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The spring class of 2020 hasn’t had a traditional conclusion to their studies, but they do have a lot of great stories.

Over the summer months we’ll be profiling some of them.

Andrew BrimmAndrew Brimm

Degree earned: Bachelors in Music Education with a focus on instrumental studies
Hometown: Braidwood, Ill.
High School: Reed-Custer High School
Transfer from: Joliet Junior College after earning his associate degree in general education with studies in music technology

What are some of your best memories of your time at NIU?
The music building is right next to the lagoon and I would take the time in between classes to walk around the lagoon or walk around the older part of campus where Altgeld Hall and the law building [Swen Parson Hall] are. Those were some of my best memories, especially during the summer, spring time, or early in the fall semester when it was just really nice out. It was like a break from music but it was refreshing for sure.

What’s next for you?
I am teaching some private lessons for clarinet, and saxophone here in my home town and in the school district. I’m also substitute teaching before all the pandemic stuff happened. I’m still applying for full-time band director positions, mainly high schools and middle schools in the state.

What’s one piece of advice or something you learned that you know you’ll be leaning on as you start the next phase of your career?
A phrase that I take with me is “putting energy into the things that I can control.” There’s a lot of things that happen just in life and in the world, whether it is in our jobs or academics–things that we can worry about and ponder and be stressed about that don’t necessarily help us and take away from what we’re really trying to do. I know that’s kind of been the case, especially now with all the pandemic stuff. You should definitely put the energy into job applications. As I work in teaching my students, I’ll be asking myself what could I do better for them?

How was your experience at Northern different than what you expected when you started?
I thought I was going to come in and it was very much going to be like my community college experience. That there was going to be very small group of people that I knew and hung out with. That was very much not the case. When I got to Northern I found a group of friends that were all musicians and educators that I was with, but mostly the whole School of Music that I was a part of. There’s so much diversity. For example, we had a lot of people from China. We had people from South Korea, we had people from Trinidad and different states across the US. Even the people that were brought into master classes were from around the world. That always surprised me. I didn’t think it was going to be like that. I thought it was going to be much more centralized. NIU definitely put me out of my comfort zone as far as exploring things. So much so that I went overseas last summer to study abroad in Salzburg, Austria. I’ll always cherish that experience. NIU pushed the boundaries of diversity and expanded my comfort zone.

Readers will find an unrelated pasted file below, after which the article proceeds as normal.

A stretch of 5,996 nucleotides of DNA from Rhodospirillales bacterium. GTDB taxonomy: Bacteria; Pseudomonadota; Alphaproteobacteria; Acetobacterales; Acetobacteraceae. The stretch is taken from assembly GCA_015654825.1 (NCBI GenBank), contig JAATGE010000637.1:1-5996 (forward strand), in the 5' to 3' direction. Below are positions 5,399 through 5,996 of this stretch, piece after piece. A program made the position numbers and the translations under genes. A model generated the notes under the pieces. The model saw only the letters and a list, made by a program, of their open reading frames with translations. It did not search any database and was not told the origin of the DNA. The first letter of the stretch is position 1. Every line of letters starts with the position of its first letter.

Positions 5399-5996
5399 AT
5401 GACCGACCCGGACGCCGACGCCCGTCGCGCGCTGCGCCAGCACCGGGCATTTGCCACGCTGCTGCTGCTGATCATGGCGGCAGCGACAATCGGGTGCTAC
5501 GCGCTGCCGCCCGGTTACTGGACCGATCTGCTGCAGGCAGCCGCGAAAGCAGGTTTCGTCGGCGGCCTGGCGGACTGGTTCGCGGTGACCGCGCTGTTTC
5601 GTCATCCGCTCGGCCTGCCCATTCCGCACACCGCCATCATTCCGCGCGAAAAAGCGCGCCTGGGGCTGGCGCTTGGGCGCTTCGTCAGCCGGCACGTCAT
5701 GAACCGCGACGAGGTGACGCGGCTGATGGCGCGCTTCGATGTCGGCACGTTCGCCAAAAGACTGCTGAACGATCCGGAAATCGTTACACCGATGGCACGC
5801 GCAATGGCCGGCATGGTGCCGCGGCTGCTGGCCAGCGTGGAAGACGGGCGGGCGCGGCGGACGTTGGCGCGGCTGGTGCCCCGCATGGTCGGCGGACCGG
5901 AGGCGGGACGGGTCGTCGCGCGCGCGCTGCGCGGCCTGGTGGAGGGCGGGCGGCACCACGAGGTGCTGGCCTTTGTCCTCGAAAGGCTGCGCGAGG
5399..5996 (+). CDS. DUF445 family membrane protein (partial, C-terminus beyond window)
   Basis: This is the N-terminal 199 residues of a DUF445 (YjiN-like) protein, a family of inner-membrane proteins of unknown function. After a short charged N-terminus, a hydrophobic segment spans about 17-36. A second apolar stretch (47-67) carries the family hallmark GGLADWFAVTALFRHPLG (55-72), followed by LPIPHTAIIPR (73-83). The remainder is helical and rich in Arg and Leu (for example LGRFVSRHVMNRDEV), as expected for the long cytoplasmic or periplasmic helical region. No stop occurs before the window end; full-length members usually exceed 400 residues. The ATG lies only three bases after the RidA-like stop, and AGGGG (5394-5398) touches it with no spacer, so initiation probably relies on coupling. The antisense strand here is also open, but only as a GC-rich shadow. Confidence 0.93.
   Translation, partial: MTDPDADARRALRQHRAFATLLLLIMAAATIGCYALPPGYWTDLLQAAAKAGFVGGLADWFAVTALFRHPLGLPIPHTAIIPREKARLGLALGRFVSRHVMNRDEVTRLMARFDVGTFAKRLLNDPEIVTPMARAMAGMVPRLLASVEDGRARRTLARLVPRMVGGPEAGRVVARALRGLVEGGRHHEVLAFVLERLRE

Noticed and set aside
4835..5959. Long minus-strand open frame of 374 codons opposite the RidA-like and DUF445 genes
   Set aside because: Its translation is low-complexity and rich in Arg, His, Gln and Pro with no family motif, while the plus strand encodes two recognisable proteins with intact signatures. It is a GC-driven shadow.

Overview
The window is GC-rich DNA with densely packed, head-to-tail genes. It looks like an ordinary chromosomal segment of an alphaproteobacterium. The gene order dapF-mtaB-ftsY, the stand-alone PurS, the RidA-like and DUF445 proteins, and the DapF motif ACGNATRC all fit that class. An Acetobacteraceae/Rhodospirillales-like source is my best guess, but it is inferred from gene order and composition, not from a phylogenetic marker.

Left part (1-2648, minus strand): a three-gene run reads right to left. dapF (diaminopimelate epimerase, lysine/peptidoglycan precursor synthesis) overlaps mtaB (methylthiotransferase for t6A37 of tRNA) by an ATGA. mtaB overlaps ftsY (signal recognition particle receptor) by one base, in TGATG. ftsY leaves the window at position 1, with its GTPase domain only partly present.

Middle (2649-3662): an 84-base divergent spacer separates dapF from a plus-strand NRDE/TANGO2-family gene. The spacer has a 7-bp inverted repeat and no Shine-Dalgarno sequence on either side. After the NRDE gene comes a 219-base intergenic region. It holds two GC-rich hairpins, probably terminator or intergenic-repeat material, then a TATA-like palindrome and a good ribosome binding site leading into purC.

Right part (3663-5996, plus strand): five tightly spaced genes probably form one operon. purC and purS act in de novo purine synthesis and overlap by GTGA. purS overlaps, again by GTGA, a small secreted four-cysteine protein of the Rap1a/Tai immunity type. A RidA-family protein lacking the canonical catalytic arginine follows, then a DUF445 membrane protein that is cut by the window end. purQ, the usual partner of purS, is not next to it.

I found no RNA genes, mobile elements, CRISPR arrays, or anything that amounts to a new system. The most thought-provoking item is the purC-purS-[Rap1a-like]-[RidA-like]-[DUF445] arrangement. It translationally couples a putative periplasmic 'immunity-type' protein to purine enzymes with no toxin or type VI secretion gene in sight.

What was the experience in Salzburg like?
I did a two week stay to kind of fill a music history requirement. It was a two week stint out there doing a program called the Mozart Project. Salzburg is the hometown of Mozart. I researched the initial developments of the clarinet and mechanical advances as well as looking at Mozart’s clarinet concerto, which he wrote later in his life. He specifically wrote it for an individual virtuoso clarinet player called Anton Stadler who he worked very closely with.

If you could thank someone, or more than one person, that you didn’t get a chance to thank before you left, who would it be and what would you say?
I would definitely thank my private lessons instructor Dr. [Greg] Barrett. He is such an interesting individual, and he’s always so cheery and excited to talk about the clarinet and to hear what students are doing. He really expanded my knowledge of the clarinet and gave me plenty of things to work on. Things that I can bring to my younger students in the classroom. Those are all things that I really latch on to, especially now that I’ve been teaching a lot of my students digitally.

What’s something you’d like to come back to do one more time?
I would have to say that I’d like to walk around the lagoon one more time on a nice, clear, sunny day.

What are some of the things you’re most proud of from your time at Northern?
I think one of the coolest moments I had at Northern was last spring, I was part of the Defiant Requiem.  At the end, after the last couple of chords in the requiem, I was in a clarinet solo starting out, and then the choir joins in and everybody starts to leave the stage one at a time. It was a great experience for all of us on the stage and the people in the audience.

If you could give some advice to the high school class of 2020, what would it be?
The idea of putting energy into things you can control should reverberate with them. Don’t take anything for granted. I think I definitely did that at Northern. I took a lot of things for granted, especially when I started to student teach. I grew so close to so many people, and I got so busy teaching every day at high schools and middle schools, that I kind of lost touch with some my friends and faculty to some extent. There wasn’t like the small talk that we would have in between classes or something like that. I definitely missed that. Take those opportunities to go hang out with friends, too. You definitely don’t get those things back once they’re gone.

Keep an eye out for more profiles of the NIU College of Visual and Performing Arts class of 2020.